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1968: the global legacy

Fri, 13 Jun 2008 14:08:32 +0000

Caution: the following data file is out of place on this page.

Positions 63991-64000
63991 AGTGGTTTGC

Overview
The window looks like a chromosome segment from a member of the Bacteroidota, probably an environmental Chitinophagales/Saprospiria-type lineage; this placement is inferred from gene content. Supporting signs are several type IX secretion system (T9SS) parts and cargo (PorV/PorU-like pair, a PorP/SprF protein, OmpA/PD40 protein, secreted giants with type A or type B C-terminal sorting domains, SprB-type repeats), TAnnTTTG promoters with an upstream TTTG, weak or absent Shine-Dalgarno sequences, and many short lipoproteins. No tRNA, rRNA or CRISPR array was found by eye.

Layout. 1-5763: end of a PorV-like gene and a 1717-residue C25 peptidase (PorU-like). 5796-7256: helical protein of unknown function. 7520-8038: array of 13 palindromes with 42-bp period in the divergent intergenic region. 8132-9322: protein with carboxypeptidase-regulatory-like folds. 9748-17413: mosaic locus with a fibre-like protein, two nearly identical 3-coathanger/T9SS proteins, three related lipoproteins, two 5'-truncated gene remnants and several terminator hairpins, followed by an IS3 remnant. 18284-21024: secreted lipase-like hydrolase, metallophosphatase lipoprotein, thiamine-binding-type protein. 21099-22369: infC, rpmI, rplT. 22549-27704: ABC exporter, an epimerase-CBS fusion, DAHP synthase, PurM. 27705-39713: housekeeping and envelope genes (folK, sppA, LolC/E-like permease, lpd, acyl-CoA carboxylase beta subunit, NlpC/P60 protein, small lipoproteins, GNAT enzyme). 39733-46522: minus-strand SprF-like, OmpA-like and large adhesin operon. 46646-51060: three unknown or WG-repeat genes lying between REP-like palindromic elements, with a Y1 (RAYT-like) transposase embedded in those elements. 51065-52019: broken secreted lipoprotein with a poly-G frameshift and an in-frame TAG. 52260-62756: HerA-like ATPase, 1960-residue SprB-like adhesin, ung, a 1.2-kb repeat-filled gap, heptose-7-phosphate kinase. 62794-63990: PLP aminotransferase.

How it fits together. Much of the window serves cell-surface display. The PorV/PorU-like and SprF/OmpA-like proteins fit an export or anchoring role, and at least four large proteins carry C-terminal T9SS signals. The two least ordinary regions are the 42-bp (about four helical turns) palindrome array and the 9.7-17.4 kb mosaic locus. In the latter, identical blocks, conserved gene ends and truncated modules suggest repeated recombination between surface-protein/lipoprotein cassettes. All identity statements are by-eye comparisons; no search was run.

"With the coming of the dawn, the promises of the night fade away". In politics, as in love, the old Spanish saying sounds a pertinent warning; not least in regard to the memorialisation and assessment which the events of 1968 (and particularly the Paris uprising of May of that year) are receiving on their fortieth anniversary. Also in openDemocracy on legacies of 1968: Donald Nicholson-Smith, "Black glove/white glove: revisiting Mexico's 1968" (25 August 2004) Neal Ascherson, "The Polish March: students, workers, and 1968" (1 February 2008) Todd Gitlin, "Rethinking the kinetics of 1968" (11 April 2008) Patrice de Beer, "May '68: France's politics of memory" (28 April 2008) Sophie Quinn-Judge, "Hoang Minh Chinh: the honourable dissident" (30 April 2008) Paul Hockenos, "The 1968 debate in Germany" (2 May 2008)Anyone who lived through those exhilirating and formative times - as I did at the age of 22 - can testify to the hurricane force of that year. Like every such phenomenon it carried multiple elements: in this case a generation's visceral rejection of the accumulated conformism of post-1945 Europe and north America; a heady encounter with new forms of music, art, thinking, and debate; and a many-centred solidarity with global movements of protest and revolt - be they in Vietnam and Latin America, in Czechoslovakia and Russia, or in the United States among African-Americans and anti-war protesters. As one of the editors of the newly founded radical weekly Black Dwarf, I well remember the day in which we decided on the frontpage affirmation that to me encapsulated the aspirations and enthusiasms of that time more than any other: "Paris, London, Rome, Berlin. We shall fight, and we shall win!" The problem is that, in many ways, we lost. 1968 was a wonderful time. It shaped the intellectual and moral framework of my adult years. It does not deserve the sneering, partisan dismissal of some of its unacknowledged beneficiaries (such as Tony Blair and Nicolas Sarkozy). But it is equally ill-served by the kind of one-dimensional and (in the true sense) uncritical celebration that contemporary media, publishing and intellectual cultures too often regurgitate. The cycles of reality A recollection of the larger political currents that contextualise the experience of 1968 exemplifies the point. The theatre of Paris in May ’68 notwithstanding, the year did not alter the politics of any western European country. France is the primary exhibit. A month after May, after all, came the mass rallies in favour of Charles de Gaulle in the Champs-Elysées; followed by the general elections of 23-30 June in which the French right won a resounding victory. When de Gaulle resigned a year later, his successor was the loyal subordinate Georges Pompidou. It took until 1981 for a candidate of the left, François Mitterrand, to be elected president - and this socialist was a ormer Vichy collaborator whose conspiratorial style of politics was the very opposite of the best of May '68. Such tainted political advances are characteristic of the year's ambiguous legacy. In Britain too, the anti-Vietnam-war demonstrations of March and October 1968 (in both of which I was an enthusiastic participant) did not presage any wider change, within or outside the parliamentary system. The protestors denounced the Labour prime minister Harold Wilson, but his replacement after the election of June 1970 was not a figure of the left but a Conservative, Edward Heath. In the United States, 1968 marked the onset of a politically more reactionary epoch rather than a progressive one. The election of Richard M Nixon on 6 November, albeit narrow, was its augur; though it came to fruition only with Ronald Reagan's victory in 1980, after the insipid administration of Jimmy Carter in the late 1970s (just as the Labour governments of Wilson/James Callaghan in Britain were in retrospect an interlude in a long Conservative hegemony, heralded by[...]